Basically the road bike you're comparing is equipped with compact gearing (50/34) which is great for getting more low end gearing out of a double crankset with little or no penalty on the top end. If you live in a very hilly or mountainous area the compact gearing can be very useful but if you live in flatter to rolling terrain and have plenty of low end gearing with the 39x25 combo then the compact isn't so useful.

The 10 speed group is newer and most new road bikes are also set up 10 speed so your TT bike already is set up with more modern components. If you decide to road race that's useful as it means your bike is running the same number of gears as most other bikes in the peloton which means most wheels in the spare wheel vehicle will fit (assuming you match Shimano/SRAM vs. Campy when you grab a spare wheel).

Bottom line, you can definitely convert the bike, the handling may change a bit but in general should if anything be more stable and a little slower at turn initiation but not squirrely or hard to handle. The head tube height on the TT bike isn't extremely low so you're probably o.k. on bar height but you'll likely need a positive rise stem when you convert it to road use but modest rise stems are pretty much standard these days on road bikes anyway. You'll obviously need to buy new handlebars, probably a new stem to get the correct fit, new brake/shifters compatible with your derailleurs and will need to recable everything, and you may or may not need a seat post with additional setback to achieve a good road fit. That'll set you back a bit but it can certainly be done.

Good luck,
That was extremely helpful!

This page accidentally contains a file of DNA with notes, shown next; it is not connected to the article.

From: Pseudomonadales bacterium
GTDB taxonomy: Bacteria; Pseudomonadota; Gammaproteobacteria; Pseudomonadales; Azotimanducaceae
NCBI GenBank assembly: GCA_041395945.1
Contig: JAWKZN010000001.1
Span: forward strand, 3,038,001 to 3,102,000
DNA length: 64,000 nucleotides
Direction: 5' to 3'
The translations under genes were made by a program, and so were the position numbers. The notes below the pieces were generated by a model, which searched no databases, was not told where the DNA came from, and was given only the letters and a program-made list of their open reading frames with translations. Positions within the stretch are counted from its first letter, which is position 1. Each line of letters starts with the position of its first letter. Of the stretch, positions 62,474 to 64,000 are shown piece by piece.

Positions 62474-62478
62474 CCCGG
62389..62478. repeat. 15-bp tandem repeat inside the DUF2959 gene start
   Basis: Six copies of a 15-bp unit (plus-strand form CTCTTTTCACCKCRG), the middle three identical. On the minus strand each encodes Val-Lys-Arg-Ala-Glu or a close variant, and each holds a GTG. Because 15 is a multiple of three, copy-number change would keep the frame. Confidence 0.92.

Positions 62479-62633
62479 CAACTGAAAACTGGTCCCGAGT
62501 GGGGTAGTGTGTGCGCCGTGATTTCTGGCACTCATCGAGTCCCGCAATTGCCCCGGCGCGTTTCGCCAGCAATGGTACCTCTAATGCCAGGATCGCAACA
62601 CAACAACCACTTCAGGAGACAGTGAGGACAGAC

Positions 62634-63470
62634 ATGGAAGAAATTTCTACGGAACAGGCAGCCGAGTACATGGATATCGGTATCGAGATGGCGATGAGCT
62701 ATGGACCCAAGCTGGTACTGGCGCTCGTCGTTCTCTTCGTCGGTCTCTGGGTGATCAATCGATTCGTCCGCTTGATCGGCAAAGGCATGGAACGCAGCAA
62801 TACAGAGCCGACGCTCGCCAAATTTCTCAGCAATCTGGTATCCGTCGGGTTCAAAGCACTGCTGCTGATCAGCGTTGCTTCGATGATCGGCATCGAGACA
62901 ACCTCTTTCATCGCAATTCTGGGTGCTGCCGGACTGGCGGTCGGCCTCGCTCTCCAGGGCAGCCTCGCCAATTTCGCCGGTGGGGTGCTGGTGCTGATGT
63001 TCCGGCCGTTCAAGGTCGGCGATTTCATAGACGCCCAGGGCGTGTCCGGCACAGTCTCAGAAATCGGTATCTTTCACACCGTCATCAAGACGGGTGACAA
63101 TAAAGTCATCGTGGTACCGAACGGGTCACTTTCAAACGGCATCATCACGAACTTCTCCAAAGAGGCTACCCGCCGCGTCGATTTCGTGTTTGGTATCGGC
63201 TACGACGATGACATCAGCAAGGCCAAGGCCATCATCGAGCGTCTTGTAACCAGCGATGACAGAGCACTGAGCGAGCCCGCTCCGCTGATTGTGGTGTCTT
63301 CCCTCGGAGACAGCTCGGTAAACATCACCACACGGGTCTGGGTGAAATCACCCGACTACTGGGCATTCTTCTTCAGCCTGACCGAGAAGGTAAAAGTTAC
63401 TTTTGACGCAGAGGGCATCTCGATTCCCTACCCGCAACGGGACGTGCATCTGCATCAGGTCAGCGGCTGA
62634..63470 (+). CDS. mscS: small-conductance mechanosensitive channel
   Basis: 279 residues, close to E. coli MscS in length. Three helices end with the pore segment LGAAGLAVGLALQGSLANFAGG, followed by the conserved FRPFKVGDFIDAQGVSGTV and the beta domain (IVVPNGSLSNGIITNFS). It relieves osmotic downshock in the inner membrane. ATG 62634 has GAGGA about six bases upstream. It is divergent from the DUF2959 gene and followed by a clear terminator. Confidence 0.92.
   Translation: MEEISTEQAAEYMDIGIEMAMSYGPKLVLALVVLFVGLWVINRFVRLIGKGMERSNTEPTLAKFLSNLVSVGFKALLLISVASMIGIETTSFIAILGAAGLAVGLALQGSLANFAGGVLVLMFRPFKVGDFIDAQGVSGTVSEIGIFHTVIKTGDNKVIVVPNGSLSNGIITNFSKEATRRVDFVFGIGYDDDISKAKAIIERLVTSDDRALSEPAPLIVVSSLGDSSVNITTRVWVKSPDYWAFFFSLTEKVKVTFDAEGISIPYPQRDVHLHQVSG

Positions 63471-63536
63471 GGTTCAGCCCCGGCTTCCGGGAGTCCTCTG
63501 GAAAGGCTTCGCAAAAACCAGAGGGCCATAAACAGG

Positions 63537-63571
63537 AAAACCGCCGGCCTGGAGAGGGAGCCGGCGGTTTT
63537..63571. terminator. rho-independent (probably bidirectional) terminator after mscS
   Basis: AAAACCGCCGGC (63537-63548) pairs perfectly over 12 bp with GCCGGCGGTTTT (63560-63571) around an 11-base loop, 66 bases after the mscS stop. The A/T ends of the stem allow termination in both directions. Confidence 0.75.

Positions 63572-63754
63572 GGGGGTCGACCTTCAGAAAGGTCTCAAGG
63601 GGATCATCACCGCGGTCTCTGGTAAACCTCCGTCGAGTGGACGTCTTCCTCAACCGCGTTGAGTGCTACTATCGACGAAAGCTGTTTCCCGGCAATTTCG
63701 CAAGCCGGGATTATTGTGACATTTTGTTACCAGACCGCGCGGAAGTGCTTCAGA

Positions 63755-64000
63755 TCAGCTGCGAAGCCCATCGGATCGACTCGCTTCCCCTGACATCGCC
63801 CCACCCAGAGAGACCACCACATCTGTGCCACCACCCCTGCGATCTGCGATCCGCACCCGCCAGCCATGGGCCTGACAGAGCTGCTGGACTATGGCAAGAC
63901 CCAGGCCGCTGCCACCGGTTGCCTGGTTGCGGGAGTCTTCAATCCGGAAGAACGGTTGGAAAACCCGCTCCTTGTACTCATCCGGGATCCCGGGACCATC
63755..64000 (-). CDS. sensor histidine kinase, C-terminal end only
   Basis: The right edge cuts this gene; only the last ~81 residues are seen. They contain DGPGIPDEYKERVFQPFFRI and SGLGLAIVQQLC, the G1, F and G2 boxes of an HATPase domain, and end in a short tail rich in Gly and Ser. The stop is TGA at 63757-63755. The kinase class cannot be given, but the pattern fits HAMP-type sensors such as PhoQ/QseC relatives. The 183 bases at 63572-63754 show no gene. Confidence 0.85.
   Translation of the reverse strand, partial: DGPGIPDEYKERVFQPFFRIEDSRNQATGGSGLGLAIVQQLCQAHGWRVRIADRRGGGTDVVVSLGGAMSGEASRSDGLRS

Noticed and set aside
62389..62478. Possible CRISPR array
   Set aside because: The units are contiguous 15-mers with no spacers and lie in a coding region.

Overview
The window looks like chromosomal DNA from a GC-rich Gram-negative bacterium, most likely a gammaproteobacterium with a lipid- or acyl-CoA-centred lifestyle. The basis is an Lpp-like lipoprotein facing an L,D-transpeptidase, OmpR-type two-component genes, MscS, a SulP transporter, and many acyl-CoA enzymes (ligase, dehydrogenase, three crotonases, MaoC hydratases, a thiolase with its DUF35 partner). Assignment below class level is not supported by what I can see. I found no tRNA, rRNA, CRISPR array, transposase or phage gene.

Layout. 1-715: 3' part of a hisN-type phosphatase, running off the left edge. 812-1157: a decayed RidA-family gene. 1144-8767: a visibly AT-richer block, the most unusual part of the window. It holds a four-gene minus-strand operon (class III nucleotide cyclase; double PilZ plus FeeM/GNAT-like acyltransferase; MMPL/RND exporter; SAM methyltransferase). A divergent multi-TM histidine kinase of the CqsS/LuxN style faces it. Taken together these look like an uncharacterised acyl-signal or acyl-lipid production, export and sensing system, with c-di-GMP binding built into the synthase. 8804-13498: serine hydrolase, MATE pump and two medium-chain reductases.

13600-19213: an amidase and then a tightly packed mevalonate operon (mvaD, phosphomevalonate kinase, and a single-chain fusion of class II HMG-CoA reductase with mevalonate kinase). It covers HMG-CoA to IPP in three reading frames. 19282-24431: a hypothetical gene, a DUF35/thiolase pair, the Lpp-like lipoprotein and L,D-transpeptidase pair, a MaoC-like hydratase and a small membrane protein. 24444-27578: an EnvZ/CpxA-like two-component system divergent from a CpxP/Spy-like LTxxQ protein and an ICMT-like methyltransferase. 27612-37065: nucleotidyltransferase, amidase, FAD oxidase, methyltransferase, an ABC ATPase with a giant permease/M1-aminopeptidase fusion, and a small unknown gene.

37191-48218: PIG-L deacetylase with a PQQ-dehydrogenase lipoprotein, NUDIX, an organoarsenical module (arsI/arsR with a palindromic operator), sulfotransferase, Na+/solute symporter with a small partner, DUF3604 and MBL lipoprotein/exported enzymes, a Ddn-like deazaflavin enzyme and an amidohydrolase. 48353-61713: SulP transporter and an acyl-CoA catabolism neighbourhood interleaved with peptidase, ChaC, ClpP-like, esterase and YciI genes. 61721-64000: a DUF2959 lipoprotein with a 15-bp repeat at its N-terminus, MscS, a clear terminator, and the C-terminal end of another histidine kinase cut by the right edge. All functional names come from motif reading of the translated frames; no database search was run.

I understand it seems like a large investment. I still havent decided what to do for sure, but it seems like having paid $1400 for this bike and probably only getting $1000 for it, and having to ship it, and then having to wait a few weeks to order another bike, it might be worth the hassle. Also considering I wont be able to afford a bike that has this level of components, wheels, frame, etc. Of course it is also of value that I will be able to switch the bike back to TT form in case I would like to compete in TT's or Triathlons in the future.

Looking on ebay at some used 105 shifters, and I'm sure the road bars and cables cant be too expensive, plus the cost of a fit, and possibly a new stem, it seems like I could get this done for just a few hundred dollars. My seat as I mentioned before is as far forward as it will go, I can move it back 7cm from where it sits. That sounds like a lot of adjustment to me, so hopefully I will be able to use the stock seat post.

If it makes any difference, I'm 6'2", 170 lbs, 34" inseam, and the bike is a 58cm. I am pretty lean and my legs are long proportional to my upper body.

I do live in a very hilly area, I've only lived here a week however, so I will have to just ride around and see if I need to lower my gearing.

Thanks very much for the information!
Originally Posted by MaxPowers .
....I do live in a very hilly area, I've only lived here a week however, so I will have to just ride around and see if I need to lower my gearing.
If it turns out you'd like lower gearing for the steep hills you'll ride then you've still got a few options. You can go to a wider range cassette like an 11-27 to give you more low end and there's nothing preventing you from installing a compact (50/34) crankset on your Felt.

You might consider these as an economical alternative to used 105 brifters:

Hey Dave,

The rear 11/27 cassette might be a good investment as well, I could have 2 gearing options if I need to change for a specific race.

Those Forte shifters look pretty cool, however I've never heard of them so I'll read some reviews. They're only a few bucks more than the used one's I've seen, sounds like a good deal!

Again thank you very much for your info!